Schools Plan to Return to Campus Next Fall, Despite The Concerns Of Some Students

Signs+requiring+face+covering+line+the+edge+of+the+FCC+campus.++

Photo by: David Richards

Signs requiring face covering line the edge of the FCC campus.

Story By: Lauren Tacotaco, Reporter

Universities of California and California State Universities plan to reopen campuses and return to in-person instruction in the fall, and with some schools, including Fresno City College, considering similar plans, students are concerned.  

In a virtual forum via Zoom, Don Lopez, Vice President of Instruction, informed viewers that FCC is currently keeping most classes online and is focused on having more synchronous classes. 

“With the idea that in the fall, if the vaccinations go well and that the virus declines, that we would have an opportunity to return to a — well, what you might consider to be a more normal state for the college where we have students who are on campus in a face-to-face environment,” he said. 

As a student who attends both CSU Fresno and FCC, I believe the best option for FCC is to stay primarily online next semester.

Although vaccines are being administered and Centers for Disease Control and Prevention guidelines such as social distancing will most likely be recommended, allowing huge populations of students on campus is not practical. 

Prior to the pandemic, I was able to experience a “normal” semester at Fresno State. I remember almost all of my classes being filled. Some of them even allowed students on the waitlist to be in the classroom despite it being full. 

Now, I cannot even imagine as many students being in one classroom, so to hear that most in-person classes will return is a little concerning.  

Given the large number of students on campus, enforcing safety precautions such as social distancing, proof of vaccinations, and mask-wearing might also be difficult. 

For example, a university in Indiana was one of the colleges that reopened its campus early and implemented numerous health and safety measures for the fall 2020 semester. 

Despite all the measures, the university experienced an outbreak of 371 cases in the first few weeks of being open. Most of the cases were amongst students who lived off campus as reported by the CDC

With that said, I would rather continue remote learning than return back to campus if it ensures my safety and health.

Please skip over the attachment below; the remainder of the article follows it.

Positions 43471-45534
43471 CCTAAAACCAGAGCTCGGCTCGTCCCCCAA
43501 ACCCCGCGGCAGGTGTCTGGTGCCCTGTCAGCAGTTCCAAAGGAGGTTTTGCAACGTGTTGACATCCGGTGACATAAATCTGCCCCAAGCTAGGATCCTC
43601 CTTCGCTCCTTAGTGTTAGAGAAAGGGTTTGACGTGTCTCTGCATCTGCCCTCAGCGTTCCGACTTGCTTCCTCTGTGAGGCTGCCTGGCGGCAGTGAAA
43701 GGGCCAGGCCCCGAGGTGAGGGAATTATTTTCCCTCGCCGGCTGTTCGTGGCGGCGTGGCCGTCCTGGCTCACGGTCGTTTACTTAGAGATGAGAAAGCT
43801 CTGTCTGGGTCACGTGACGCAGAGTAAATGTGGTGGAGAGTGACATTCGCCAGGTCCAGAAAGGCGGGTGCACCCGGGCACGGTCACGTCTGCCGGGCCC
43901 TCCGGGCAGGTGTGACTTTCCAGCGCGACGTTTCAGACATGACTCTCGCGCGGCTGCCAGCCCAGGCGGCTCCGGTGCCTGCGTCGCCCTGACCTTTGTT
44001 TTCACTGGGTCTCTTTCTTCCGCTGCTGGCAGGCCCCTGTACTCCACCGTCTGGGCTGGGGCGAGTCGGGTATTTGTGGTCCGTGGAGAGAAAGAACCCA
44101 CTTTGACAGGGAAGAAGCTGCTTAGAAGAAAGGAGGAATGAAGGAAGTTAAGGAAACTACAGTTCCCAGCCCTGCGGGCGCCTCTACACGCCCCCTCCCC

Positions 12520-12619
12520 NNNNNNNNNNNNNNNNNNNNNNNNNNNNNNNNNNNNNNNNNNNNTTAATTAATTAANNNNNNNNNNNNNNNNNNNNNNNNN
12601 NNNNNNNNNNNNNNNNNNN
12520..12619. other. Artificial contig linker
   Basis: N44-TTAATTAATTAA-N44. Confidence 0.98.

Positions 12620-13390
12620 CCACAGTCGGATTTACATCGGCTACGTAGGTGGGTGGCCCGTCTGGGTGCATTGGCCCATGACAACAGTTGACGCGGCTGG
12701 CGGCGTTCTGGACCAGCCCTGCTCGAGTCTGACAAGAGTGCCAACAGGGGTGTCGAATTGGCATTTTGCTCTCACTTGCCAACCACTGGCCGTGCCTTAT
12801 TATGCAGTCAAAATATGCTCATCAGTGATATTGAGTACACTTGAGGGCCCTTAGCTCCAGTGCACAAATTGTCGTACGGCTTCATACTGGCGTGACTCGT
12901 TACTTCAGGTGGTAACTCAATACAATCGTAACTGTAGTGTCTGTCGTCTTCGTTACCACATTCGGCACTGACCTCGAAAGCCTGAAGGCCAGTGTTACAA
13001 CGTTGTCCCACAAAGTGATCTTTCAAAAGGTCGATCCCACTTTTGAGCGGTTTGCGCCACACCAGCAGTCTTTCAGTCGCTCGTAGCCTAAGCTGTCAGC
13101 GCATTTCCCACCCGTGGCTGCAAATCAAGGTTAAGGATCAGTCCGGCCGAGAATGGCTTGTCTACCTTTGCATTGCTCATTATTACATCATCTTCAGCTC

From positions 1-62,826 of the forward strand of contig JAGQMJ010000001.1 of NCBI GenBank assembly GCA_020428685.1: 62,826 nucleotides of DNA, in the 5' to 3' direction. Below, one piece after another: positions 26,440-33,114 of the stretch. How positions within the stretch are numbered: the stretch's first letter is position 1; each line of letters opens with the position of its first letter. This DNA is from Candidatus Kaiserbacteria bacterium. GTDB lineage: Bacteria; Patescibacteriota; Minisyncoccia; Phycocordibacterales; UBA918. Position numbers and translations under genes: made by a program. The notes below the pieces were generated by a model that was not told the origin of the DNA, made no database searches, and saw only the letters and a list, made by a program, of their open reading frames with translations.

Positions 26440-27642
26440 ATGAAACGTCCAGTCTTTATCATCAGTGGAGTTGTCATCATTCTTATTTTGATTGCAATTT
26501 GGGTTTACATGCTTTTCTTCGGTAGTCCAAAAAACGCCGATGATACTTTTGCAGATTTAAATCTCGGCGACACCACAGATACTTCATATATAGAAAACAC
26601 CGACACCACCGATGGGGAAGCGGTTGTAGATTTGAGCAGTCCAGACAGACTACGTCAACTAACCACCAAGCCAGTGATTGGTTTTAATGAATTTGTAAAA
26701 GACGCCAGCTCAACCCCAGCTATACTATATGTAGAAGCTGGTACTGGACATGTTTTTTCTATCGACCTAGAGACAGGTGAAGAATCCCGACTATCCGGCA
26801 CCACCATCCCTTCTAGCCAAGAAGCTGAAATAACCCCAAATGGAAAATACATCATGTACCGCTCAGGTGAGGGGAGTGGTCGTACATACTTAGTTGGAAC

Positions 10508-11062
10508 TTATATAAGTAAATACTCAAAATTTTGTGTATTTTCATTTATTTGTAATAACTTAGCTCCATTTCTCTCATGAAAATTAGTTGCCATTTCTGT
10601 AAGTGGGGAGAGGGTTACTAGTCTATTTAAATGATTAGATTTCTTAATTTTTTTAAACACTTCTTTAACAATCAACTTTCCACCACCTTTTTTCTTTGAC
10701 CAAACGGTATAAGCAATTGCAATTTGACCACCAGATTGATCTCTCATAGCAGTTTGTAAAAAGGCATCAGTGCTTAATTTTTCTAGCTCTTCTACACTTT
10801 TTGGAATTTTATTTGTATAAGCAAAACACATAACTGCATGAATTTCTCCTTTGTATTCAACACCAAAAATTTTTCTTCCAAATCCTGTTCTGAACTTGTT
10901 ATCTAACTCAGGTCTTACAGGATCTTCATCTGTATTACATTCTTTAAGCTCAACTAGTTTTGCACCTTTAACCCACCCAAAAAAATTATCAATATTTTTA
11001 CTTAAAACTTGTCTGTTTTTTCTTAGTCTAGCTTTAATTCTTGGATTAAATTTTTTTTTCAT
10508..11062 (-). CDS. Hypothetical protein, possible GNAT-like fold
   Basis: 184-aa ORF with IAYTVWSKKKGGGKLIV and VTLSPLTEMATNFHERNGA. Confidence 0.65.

Other students have also shared their opinions on the decisions to potentially return in the fall. 

Gwyneth Quitorio, a psychology major and senior at CSU Fresno, says the thought of returning to campus is surreal. 

“I don’t feel safe going back to campus knowing that not everyone has gotten their vaccine yet,” she said “I haven’t even gotten my vaccine yet and I’m not sure when it will be available to me.”

If there is one student that feels this way, there are most likely others regardless if they attend a CSU, UC, or Community College. 

Archana Mohan, microbiology professor at CSU Fresno, explained  how microbiology labs require close interactions with students. 

Therefore she is concerned about how and if safety precautions would be strictly and effectively enforced in every lab. 

“Repopulating the campus brings tremendous joy to me but we have to be extremely cautious. Without getting vaccinations, I would be hesitant to delve into the complexity of teaching microbiology labs,” she said. 

Some people may argue that reopening schools and businesses now is the best option since it’s bound to happen eventually. 

However, this impatience could potentially do more harm than good which is why the decisions and plans must be made carefully and with thought. 

Regarding the fall 2021 semester, FCC administration is planning and looking into allowing a limited number of courses back on campus in a scheduled manner, according to Lopez. 

If we could return, and we have the ability to do so, we will return to on campus face-to-face.” Lopez said. “But again, if the COVID virus does not decline, then we would utilize that synchronous environment in the online space to still have live interaction between students.” 

FCC journalism student, Samantha Morales, weighed in her opinion.

“I feel that if there is no plan, these things could go terribly wrong drastically. Of course, everyone is wanting to go back to how things were, but we must be smart and not rush,” she said. 

Despite Gavin Newsom, Governor of California, lifting the state’s stay-at-home order in late January, the best option for FCC is to continue remotely in the fall. 

Doing so will not only keep minds at peace, it will also keep everyone safe.